11. Legacy Agreements.  Are there any old option agreements or rights of first refusal or similar agreements (overage agreements on land) affecting the company?  You may have entered into contracts at the dawn of the company’s existence which you might think are no longer relevant, but the counterparty (especially when they hear that you are contemplating a sale) may disagree.  Any such old documents or even oral contracts need to be addressed before they come out of the woodwork during the sale process.  Problems with the ownership of the company or its assets might be able to be addressed in a number of ways.  Not having an answer to the problem when a buyer asks what the position is, is a sure way (at least) to a reduction in price.
  12. Non-arm’s length deals.  Are there any contracts with related parties of the directors or shareholders of the company which are not on fully commercial terms?  These need to be put in writing (if not already) and made into commercial contracts capable of being enforced after the sale.  It is often the case that property is occupied by a company, but owned by one or more of the shareholders without a formal lease being in place or that intellectual property is owned by the founders, but informally licenced to the company.  Depending upon the nature of the asset or service, differing solutions may be required to render the company saleable.  A formal lease to occupy property may be fine, but a buyer might require ownership of key intellectual property (at least in the relevant jurisdiction) in order to proceed.
  13. Asset Register.  Do you have an up to date asset register of all assets owned in the business?  This would usually need to be produced to a potential buyer.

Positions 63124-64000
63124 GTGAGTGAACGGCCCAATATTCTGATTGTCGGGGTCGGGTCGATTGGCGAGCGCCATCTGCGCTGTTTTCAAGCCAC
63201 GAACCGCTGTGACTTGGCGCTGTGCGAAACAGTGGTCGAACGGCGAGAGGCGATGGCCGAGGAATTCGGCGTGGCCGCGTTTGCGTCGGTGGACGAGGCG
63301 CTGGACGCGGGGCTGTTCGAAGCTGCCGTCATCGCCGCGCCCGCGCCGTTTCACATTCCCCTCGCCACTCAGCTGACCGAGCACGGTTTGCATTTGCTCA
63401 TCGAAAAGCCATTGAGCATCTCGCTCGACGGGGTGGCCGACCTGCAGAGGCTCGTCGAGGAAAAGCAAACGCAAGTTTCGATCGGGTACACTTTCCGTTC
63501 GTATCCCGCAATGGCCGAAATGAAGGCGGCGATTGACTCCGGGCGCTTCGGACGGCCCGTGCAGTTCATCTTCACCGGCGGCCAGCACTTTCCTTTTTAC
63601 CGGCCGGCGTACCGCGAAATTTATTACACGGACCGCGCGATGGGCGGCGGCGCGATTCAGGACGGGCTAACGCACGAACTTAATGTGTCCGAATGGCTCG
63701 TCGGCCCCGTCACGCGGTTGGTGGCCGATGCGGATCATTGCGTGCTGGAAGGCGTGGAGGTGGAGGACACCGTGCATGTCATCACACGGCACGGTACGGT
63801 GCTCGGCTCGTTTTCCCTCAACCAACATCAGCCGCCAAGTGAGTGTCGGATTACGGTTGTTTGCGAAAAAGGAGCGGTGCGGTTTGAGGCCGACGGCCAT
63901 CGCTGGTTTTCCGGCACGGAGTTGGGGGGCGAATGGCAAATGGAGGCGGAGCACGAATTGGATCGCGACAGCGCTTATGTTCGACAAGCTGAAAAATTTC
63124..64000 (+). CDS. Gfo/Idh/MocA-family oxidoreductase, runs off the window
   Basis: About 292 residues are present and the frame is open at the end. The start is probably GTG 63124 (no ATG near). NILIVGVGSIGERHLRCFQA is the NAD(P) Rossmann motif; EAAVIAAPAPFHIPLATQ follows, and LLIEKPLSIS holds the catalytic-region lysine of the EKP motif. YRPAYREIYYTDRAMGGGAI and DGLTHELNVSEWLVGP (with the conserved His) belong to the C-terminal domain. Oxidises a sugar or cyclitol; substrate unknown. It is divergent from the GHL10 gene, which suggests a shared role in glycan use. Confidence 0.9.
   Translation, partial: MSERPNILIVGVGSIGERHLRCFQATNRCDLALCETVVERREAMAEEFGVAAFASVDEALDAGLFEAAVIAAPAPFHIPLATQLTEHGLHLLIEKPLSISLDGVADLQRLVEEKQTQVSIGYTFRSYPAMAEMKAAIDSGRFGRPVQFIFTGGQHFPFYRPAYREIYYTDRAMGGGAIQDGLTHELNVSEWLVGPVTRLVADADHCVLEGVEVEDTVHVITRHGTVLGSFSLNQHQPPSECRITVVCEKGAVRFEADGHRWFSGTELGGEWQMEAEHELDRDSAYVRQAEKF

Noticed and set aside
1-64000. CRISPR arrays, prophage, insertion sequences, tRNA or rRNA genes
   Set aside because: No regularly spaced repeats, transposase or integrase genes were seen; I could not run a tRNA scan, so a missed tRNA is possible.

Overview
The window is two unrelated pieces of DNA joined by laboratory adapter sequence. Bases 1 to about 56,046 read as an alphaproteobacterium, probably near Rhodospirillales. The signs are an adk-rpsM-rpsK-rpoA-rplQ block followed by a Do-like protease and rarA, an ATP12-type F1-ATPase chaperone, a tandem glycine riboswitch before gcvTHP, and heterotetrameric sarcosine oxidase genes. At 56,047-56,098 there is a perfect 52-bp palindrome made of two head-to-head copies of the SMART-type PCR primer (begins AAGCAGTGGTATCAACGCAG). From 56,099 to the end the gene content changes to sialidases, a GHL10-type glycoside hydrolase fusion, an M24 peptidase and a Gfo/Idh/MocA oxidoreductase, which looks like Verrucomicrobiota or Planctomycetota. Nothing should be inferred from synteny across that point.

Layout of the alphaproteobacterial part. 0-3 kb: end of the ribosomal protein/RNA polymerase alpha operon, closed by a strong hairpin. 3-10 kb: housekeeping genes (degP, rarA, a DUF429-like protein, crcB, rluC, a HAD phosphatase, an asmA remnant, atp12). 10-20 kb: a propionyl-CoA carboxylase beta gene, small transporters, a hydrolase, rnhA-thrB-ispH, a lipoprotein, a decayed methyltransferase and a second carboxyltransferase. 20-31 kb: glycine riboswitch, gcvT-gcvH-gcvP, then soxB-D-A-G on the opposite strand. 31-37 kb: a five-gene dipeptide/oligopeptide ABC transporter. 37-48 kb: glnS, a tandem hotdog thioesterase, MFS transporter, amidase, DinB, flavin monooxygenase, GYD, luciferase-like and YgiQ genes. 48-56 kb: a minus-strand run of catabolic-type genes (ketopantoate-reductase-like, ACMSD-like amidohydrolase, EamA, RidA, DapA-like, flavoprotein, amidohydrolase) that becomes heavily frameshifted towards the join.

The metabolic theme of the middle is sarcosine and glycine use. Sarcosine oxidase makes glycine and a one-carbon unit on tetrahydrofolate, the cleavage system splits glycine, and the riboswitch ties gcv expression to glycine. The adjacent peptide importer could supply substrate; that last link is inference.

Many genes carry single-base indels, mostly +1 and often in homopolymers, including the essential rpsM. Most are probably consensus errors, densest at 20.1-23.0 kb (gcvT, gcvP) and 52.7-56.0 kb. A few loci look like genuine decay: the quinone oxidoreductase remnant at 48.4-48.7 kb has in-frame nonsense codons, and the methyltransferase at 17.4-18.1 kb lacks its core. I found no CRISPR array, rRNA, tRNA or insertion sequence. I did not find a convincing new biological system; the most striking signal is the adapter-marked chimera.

14. Pensions.  Is there any SIPP or pension scheme associated with the company?  If the company is operating a pension scheme (especially a defined benefit scheme) then we would need to consider that from the point of view of a potential buyer.  You might need to convert the scheme into a defined contribution or a personal pension, so as to take responsibility for it out of the company.
  15. Competition Law. Is the company party to any agreement to restrict competition?  Have you agreed with any competitors not to open shops within a certain distance of one another or fixed prices (either within a specific area or by reference to a particular supplier or group of suppliers)?  While some agreements which restrict competition can be lawful, others can attract very large fines and could be void, so seriously affecting the company’s business.
  16. Succession planning (at a business level).  What are you doing about training future managers?  At this point we are beginning to encroach on employment law issues, which is a whole other article.

Patrick Gilmour

The contents of this article are intended for general information purposes only and shall not be deemed to be, or constitute legal advice. We cannot accept responsibility for any loss as a result of acts or omissions taken in respect of this article.